Greytown father and son Dave and Baxter Murray on the Te Araroa Trail near the Nelson Lakes. PHOTO/SUPPLIED

GIANINA SCHWANECKE
gianina.schwanecke@age.co.nz

For three Wairarapa residents tramping the Te Araroa Trail, they came out of the bush to find the world much changed.

The Te Araroa trail runs the entire length of New Zealand, 3000 kilometres from Cape Reinga to Bluff.

Greytown father and son Dave and Baxter Murray set off on the trail mid-October last year, looking for an adventure.

“I loved every moment of it. We’ve had one or two bad days though,” Dave said.

Baxter agreed, saying it was “bloody hard” in some parts, battling thick mud and South Island sand flies.

The 14-year-old Kuranui College student went through three pairs of boots over their trip – one pair he simply outgrew, and the other two were worn out.

After four months on the trail, they were close to completing the end of their journey when news stories about the covid-19 pandemic started to increase.

“We heard about it in Christchurch,” Dave said.

“At that point, it was something that was happening in China.

“We got to Bluff and then we started to realise it was much bigger. Things started happening really quickly.”

Baxter said some of the overseas trampers they had met while out on the trail were still stranded.

“Te Araroa walkers came out of the bush with no idea what had been happening.”

The pair had been planning to circle back to a section of the trail between Whanganui and Wellington which they skipped to return home for Christmas, when they made the decision to return to Greytown ahead of the lockdown period.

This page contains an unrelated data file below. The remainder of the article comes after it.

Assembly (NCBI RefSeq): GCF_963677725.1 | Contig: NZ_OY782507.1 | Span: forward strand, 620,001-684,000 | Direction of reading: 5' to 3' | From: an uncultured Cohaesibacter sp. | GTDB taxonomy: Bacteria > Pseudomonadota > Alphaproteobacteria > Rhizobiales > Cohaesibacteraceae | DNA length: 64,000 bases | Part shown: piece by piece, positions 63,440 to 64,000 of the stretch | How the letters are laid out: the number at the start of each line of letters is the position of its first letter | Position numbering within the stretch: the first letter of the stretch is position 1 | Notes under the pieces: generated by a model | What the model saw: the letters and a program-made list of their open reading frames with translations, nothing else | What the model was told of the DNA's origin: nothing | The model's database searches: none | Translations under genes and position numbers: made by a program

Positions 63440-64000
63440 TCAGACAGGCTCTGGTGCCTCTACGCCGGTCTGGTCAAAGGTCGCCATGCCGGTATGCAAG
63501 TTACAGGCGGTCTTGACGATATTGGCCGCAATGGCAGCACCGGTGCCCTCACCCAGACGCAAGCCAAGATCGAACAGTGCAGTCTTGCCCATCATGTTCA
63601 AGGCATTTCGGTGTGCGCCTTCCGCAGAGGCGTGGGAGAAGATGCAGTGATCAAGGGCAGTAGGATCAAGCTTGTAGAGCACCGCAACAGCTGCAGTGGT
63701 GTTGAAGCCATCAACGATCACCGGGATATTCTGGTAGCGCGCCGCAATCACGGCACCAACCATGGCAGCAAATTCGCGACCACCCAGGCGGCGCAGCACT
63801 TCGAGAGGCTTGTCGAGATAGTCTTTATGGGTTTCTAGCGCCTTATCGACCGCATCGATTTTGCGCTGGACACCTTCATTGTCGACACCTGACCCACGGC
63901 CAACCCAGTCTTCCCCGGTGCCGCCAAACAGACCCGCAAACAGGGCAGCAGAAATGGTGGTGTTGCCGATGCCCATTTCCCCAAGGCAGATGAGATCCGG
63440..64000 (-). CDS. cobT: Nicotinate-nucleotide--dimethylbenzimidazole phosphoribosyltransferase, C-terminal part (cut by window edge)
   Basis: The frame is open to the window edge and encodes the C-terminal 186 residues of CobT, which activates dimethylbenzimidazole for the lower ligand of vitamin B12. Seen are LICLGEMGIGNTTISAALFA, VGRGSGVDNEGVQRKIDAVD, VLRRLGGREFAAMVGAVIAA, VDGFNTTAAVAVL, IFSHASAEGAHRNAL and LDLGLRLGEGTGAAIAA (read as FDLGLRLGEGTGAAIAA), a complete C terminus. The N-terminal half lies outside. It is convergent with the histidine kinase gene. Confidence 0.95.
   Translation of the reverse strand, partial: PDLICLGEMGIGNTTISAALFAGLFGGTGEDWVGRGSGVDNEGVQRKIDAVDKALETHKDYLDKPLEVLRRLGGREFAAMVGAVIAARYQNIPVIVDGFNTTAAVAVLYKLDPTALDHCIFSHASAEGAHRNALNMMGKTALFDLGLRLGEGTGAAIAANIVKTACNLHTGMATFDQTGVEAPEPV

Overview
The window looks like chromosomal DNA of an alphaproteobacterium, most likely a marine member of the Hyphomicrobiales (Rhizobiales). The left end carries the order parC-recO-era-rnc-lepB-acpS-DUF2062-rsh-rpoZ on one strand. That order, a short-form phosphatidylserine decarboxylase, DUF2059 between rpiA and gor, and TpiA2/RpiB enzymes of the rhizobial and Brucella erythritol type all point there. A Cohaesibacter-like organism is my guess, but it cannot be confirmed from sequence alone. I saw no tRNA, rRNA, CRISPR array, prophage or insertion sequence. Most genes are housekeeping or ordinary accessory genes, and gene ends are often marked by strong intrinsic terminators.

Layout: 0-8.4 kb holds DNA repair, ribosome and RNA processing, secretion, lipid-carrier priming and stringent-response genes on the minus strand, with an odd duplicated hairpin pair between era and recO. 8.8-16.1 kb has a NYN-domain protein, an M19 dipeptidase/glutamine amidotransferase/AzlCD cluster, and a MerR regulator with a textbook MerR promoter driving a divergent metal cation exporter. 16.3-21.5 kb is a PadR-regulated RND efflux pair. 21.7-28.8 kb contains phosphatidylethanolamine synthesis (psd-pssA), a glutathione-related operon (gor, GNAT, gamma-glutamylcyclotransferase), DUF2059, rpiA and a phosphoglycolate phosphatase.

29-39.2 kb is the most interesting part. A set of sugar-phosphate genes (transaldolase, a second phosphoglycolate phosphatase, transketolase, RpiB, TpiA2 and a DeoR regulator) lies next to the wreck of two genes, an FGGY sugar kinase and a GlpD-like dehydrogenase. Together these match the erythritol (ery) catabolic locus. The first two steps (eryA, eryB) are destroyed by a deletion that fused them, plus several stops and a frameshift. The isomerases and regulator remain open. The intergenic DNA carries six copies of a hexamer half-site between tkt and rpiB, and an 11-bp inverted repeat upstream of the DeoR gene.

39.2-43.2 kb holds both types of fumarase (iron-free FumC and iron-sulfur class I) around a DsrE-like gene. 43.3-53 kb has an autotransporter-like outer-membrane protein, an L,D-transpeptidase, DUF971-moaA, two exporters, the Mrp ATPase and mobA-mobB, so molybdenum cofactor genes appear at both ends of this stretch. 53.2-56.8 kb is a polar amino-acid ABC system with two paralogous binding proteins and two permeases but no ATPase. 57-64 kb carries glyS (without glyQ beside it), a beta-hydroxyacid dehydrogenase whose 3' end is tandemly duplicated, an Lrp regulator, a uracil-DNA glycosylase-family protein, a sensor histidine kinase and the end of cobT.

Both joked they were well-prepared for the social isolation after having spent so much time in the bush.

Dave said living rurally meant they could still go for walks, and continuing to exercise had been “critical” for the two in adjusting back to home life.

While they were happy to be home, they were still keen to complete the final 300km stretch which they estimated would take about two weeks to complete.

They’re curating pictures from their trip, and videos can be found online via their Facebook page, facebook.com/walktheta.

The lockdown had also disrupted Masterton woman Mary Williams’ plans to complete part of the Te Araroa Trail.

Mary Williams at home in the Tararua Range. PHOTO/SUPPLIED

“I was only following the spine of Te Ika a Maui,” she said.

She met the Baxter boys while tramping the South Island and had been nearing the end of stage two, completing the North Island leg.

“When I went into Te Urewera weeks ago, there were eight covid-19 cases. When I came out five days later there were something like 52 cases,” she said.

She had just made it to Whakatane when she called a support person to pick her up.

“It was definitely a shock,” she said.

Having walked about 2300km, she said she was eager to complete the journey though she wasn’t sure when that would be.

“Stepping into the bush is taking a breath of fresh air. Everything is slow in the bush.

“With day-to-day life we are constantly inundated with things.”

Williams encouraged people to stay calm during the lockdown period and find time to go for a walk outside.

Her trip also served to raise funds for the Mental Health Foundation – she has raised about $3000 of her $5000 goal.

  • Anyone wishing to donate can go online to, events.mentalhealth.org.nz/fundraisers/marysontherun.